THE MULTI-RESIDENTIAL MARKET PT 1
Multi-residential housing technically refers to any residential structure that has more than one dwelling unit. However, the focus for this discussion centres on larger rental properties (i.e., more than four units) including marketing, zoning and construction matters, but does not include smaller rental properties (e.g., duplexes, triplexes, and fourplexes).
The multi-residential market in Ontario, as with other sectors of the commercial marketplace, is driven by supply and demand factors, but is also strongly influenced by regulatory provisions contained in the Residential Tenancies Act.
Demand for multi-residential housing is a complex interplay of economics, demographics and target market preferences. First, multi-residential projects must carefully assess overall economic trends. From a regional or local perspective, expanding employment opportunities normally translate into increased housing demand, as individuals looking for work opportunities search out housing within particular locales. Similarly, rising income levels typically dictate potential price points for various types of multi-residential accommodation (i.e., studio, one, two and three-bedroom apartments).
Demographics also plays a key role. In-migration and out-migration, overall population shifts from one area to another and population growth (increased birth rates) provide useful indicator for the multi-residential market. Investors also analyze changes in the formation rate and size of households, as this helps determine the mix of unit sizes within a particular development. But closer analysis is often required, as demographic changes can be further broken down into sub-categories. For example, on region may be experiencing a large influx of aging citizens seeking retirement accommodations, while another is attracting young families given high tech office growth in a suburban area.
Differing age groups and types of households within an area also translate into distinct preferences regarding residential locations, proximity to schools, access to transportation and nearby retail services, as well as amenities provided in the building. Market research is typically needed to determine just what type of property is needed, where is should be located and what features it should contain. The scope of research depends on the project. While the large multi-residential venture may require area-wide market research, smaller projects may confine their investigations to a small area, perhaps even a single neighbourhood or a target market in a densely populated area consisting of a few blocks in either direction.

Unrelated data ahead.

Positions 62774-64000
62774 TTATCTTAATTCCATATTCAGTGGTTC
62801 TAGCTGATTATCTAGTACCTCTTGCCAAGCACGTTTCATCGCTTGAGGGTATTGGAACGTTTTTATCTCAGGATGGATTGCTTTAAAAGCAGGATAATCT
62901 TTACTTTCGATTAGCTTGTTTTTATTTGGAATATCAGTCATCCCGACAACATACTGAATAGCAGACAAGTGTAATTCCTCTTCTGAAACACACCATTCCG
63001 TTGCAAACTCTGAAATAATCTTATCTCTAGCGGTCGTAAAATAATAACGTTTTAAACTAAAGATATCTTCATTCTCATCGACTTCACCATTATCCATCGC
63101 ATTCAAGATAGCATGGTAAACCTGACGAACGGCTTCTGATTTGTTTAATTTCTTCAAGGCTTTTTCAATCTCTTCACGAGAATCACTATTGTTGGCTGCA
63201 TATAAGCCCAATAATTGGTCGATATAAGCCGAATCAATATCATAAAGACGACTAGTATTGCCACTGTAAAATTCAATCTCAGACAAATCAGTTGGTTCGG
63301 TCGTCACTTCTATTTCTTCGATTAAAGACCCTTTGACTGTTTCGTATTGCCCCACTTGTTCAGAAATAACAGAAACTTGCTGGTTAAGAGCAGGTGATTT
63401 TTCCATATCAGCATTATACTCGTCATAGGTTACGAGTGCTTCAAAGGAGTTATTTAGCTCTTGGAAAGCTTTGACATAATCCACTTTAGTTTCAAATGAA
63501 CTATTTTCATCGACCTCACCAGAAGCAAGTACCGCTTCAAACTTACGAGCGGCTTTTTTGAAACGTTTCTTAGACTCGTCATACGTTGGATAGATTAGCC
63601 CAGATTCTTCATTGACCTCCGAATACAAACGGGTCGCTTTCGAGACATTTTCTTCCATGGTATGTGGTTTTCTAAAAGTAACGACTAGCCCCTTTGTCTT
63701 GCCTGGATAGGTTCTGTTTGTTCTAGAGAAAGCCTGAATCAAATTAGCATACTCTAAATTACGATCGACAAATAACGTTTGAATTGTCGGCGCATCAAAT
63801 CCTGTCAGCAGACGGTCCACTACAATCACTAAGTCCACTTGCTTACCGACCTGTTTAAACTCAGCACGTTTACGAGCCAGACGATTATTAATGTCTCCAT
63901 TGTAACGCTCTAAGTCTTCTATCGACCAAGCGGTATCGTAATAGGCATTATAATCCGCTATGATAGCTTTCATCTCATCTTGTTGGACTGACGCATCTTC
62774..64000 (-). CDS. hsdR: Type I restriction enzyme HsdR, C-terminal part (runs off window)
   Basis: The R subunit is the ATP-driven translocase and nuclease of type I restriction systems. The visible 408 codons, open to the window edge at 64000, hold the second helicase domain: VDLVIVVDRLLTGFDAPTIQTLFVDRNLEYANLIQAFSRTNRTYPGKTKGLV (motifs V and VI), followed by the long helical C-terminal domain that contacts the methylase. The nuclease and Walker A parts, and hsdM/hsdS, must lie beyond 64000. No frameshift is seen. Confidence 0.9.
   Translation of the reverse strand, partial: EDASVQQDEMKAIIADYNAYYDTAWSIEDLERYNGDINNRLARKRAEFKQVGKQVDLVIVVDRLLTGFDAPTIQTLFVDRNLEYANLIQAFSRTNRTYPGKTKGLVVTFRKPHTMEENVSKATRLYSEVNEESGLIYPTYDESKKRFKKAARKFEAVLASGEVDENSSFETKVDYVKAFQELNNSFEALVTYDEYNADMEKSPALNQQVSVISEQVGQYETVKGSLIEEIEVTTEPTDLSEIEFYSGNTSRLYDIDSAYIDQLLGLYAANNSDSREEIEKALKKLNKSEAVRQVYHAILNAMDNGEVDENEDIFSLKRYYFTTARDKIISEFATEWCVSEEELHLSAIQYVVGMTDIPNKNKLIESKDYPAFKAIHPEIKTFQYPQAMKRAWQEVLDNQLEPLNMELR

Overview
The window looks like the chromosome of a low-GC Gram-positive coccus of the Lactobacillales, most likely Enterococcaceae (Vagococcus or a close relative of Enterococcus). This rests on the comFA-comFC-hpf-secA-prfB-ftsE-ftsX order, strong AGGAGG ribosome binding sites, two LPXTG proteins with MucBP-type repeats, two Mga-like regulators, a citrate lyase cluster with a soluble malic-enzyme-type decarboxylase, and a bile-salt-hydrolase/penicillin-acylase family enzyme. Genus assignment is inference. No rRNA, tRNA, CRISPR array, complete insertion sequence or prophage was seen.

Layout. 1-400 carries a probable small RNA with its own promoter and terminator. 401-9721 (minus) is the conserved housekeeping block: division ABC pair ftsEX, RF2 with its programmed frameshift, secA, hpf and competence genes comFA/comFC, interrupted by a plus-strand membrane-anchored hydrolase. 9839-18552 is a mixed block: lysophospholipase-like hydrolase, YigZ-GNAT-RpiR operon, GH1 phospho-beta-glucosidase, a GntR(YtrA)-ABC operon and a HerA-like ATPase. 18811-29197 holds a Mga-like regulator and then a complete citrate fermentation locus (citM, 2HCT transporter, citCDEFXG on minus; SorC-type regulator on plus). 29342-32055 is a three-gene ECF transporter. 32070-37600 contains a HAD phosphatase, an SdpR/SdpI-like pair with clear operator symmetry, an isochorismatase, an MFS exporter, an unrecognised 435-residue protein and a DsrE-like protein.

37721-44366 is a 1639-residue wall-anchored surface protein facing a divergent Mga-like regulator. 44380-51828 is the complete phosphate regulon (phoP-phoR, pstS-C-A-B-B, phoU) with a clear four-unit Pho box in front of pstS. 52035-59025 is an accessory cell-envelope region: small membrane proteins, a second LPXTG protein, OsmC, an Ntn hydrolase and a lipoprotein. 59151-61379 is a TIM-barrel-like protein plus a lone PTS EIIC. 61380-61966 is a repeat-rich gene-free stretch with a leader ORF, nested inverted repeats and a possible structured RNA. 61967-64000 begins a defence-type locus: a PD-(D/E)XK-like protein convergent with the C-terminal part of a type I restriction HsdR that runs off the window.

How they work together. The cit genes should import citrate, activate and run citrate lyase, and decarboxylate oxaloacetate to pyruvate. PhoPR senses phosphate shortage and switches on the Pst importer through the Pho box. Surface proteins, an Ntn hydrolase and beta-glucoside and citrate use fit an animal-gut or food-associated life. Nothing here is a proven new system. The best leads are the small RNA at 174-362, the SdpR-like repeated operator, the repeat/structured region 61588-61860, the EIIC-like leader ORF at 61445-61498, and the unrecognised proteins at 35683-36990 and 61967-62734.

The most productive approach to estimate supply involves analyzing the existing competition, as well as new multi-residential buildings either currently approved or under construction. All buildings should be inventoried, including details such as numbers of units, types of suites( i.e., studio, one, two and three bedroom), rent levels, condition of property, basic features (e.g., above or underground parking, balconies, park areas and access control systems), elevator or walk-up, additional amenities and locational features.
Based on this information and demand-related data, the individual contemplating a new multi-residential building can then formulate a strategy for a new structure that will address the greatest demand within the general market or a specific submarket, provide the best feature/amenity mix to attract that audience and establish competitive price points for various units.
RESIDENTIAL TENANCIES ACT
Registrants venturing into the multi-residential market should clearing understand the focal role of residential rent legislation. Statutory controls affecting residential tenancies were first put in place with the passage of the Premises Rent Review Act in 1975. From that date until 1998, additional statutes and amendments came into existence. Unfortunately, these only served to complicate the regulatory framework resulting in a largely unworkable, cumbersome set of rules.
After extensive consultation, the Tenant Protection Act came into force in June 1998. This overriding legislation governed all aspects of residential tenancies and greatly simplified procedures while retaining fundamental rent control provisions dating back over two decades. Critics argued that the legislation was biased towards landlords and generally unpopular with tenant groups. In response, the government passed the Residential Tenancies Act, which came into force on January 31, 2007. This legislation carried forward most provisions of its predecessor, while more adequately addressing key tenant concerns.
The impact of residential tenancy legislation cannot be underemphasized from an owner’s perspective. Successive governments in Ontario have steadfastly maintained such provisions and associated rent controls/regulations not typically found in most provinces, guided by the premise that such tenancies should be afforded added protection. This fact is emphasized neither as an endorsement or critique of the current system, but rather as a statement of economic and political reality.
Any decision to acquire an existing residential rental property or develop a new project must take into consideration legislated measures including annual guidelines increases in rent based on the Consumer Price Index, vacancy de-control provisions, procedures for recouping capital expenditures, rights of entry by landlord, termination existing structures and ongoing investments/management decision-making. The Act also addresses selected rental submarkets including care homes, student housing and mobile home/land lease communities. All matters concerning the Residential Tenancies Act should be directed to the Landlord and Tenant Board.